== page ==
Presentation on theme: "Scheduling Algorithms for Unpredictably Heterogeneous CMP Architectures J. Winter and D. Albonesi, Cornell University International Conference on Dependable."— Presentation transcript:
Scheduling Algorithms for Unpredictably Heterogeneous CMP Architectures J. Winter and D. Albonesi, Cornell University International Conference on Dependable Systems and Networks, 2008 J. Winter and D. Albonesi, Cornell University International Conference on Dependable Systems and Networks, 2008
Paper Overview “Uniform Cores” are not uniform. E.g., an 8-core Intel Xeon processor is heterogeneous in the sense that the cores do not perform identically, due to hard errors, process variations, etc. It would be nice to schedule applications on the cores with the heterogeneity in mind, to match the capabilities of degraded cores with the applications Three algorithms: Hungarian, Global Search, Local Search Goal: reduce ED 2 over naïve assignment.
Why can’t we make uniform processors? There’s Not So Much Room at the Bottom (with apologies to R. Feynman) As transistors and wires shrink, the number of hard errors increases per die, and they also wear out faster. Yields would be too low if all faulty (non-fatal) cores were thrown out. Processors will therefore ship with “unpredictably heterogeneous” cores.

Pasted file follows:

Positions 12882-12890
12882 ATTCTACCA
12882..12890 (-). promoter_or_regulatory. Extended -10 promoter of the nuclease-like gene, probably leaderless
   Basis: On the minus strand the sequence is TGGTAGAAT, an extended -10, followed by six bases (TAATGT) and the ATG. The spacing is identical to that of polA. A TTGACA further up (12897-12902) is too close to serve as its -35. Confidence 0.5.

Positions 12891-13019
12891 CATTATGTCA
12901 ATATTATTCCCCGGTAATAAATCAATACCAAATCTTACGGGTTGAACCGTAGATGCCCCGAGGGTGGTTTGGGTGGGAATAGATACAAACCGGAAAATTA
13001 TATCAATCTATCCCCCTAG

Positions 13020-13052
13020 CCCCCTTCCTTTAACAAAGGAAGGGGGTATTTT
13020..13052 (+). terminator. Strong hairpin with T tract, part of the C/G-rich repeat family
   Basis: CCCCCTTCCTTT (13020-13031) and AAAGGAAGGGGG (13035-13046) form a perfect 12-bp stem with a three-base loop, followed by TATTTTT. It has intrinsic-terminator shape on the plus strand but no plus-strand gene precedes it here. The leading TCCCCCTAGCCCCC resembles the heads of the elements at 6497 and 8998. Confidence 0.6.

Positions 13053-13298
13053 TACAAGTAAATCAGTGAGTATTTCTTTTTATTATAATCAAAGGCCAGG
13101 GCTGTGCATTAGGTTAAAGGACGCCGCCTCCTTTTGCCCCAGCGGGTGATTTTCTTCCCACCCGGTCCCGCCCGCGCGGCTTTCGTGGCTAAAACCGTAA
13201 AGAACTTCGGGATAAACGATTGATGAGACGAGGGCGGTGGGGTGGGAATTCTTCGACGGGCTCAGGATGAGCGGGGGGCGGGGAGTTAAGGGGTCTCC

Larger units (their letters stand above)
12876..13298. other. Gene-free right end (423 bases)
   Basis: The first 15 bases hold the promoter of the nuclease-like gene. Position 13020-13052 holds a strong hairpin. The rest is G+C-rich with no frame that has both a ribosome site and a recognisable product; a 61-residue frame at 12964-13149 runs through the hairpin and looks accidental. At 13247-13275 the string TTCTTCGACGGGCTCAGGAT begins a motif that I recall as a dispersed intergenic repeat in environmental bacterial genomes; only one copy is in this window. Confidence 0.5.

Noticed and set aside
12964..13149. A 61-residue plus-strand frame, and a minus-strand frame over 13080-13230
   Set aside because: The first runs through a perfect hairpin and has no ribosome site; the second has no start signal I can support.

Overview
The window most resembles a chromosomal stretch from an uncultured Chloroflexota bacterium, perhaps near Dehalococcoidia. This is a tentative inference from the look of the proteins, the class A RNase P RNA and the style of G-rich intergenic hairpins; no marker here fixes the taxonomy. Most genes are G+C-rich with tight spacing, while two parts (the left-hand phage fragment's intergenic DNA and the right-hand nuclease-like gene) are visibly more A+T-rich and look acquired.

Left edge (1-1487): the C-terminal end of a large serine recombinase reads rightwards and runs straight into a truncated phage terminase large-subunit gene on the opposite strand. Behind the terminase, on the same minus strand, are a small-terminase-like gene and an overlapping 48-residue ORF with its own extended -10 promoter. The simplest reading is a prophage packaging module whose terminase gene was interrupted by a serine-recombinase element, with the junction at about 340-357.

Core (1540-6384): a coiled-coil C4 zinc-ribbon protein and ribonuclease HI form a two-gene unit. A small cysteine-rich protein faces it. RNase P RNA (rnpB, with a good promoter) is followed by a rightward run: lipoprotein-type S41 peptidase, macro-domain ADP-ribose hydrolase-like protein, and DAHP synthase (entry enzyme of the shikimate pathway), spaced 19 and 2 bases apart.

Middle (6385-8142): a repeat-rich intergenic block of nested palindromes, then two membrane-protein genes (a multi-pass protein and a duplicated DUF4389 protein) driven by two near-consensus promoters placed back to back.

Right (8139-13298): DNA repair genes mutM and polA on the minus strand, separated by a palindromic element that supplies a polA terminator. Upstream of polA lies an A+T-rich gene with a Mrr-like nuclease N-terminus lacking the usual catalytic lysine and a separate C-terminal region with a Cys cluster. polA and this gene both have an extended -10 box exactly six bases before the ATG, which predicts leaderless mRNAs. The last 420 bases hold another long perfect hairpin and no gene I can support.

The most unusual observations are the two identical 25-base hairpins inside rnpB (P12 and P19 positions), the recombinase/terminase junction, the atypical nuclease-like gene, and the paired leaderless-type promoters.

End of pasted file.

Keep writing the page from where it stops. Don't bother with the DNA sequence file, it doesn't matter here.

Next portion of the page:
What can we do about unpredictable heterogeneous cores? Hardware solutions Redundancy, fault diagnosis, defect tolerance: good solutions to certain aspects of the problem, but does not address scheduling Hardware/Software solutions (this paper) Hardware can provide feedback on performance and power dissipation. Operating System handles global balancing requirements
Assumptions and Methodology Assumptions: Application behavior changes slowly Interaction between applications is limited Methodology: Reduce scheduling problem to Assignment Problem Hungarian Algorithm or Iterative Optimization
Related Work Permanent failure toleration techniques Redundancy to tolerate hard errors, and fault isolation and diagnosis leading to reconfiguration Mitigation of manufacturing process variations System-level, fabrication techinques Using the operating system to improve CMP energy efficiency Use Dynamic Voltage and Frequency Scaling based on workload Thermal Control Most previous work deals with homogenous chip systems
Scheduling Algorithms Methodology: Assign applications to cores over a fixed, short period of time. Reassess periodically. Algorithms use the sampling data for the decision. Hungarian Algorithm: Solves the “Assignment Problem” by assuming no interactions between threads and static program performance. Uses normalized energy-delay-squared (ED 2 ) sample results. O(N 3 ) complexity
Scheduling Algorithms (continued) Iterative Optimization Algorithms (Using AI approach) Simple to implement, greedy. Global Search Random schedule each interval, and OS keeps track of best configuration. Plus: Fast exploration. Minus: Does not always provide optimal solution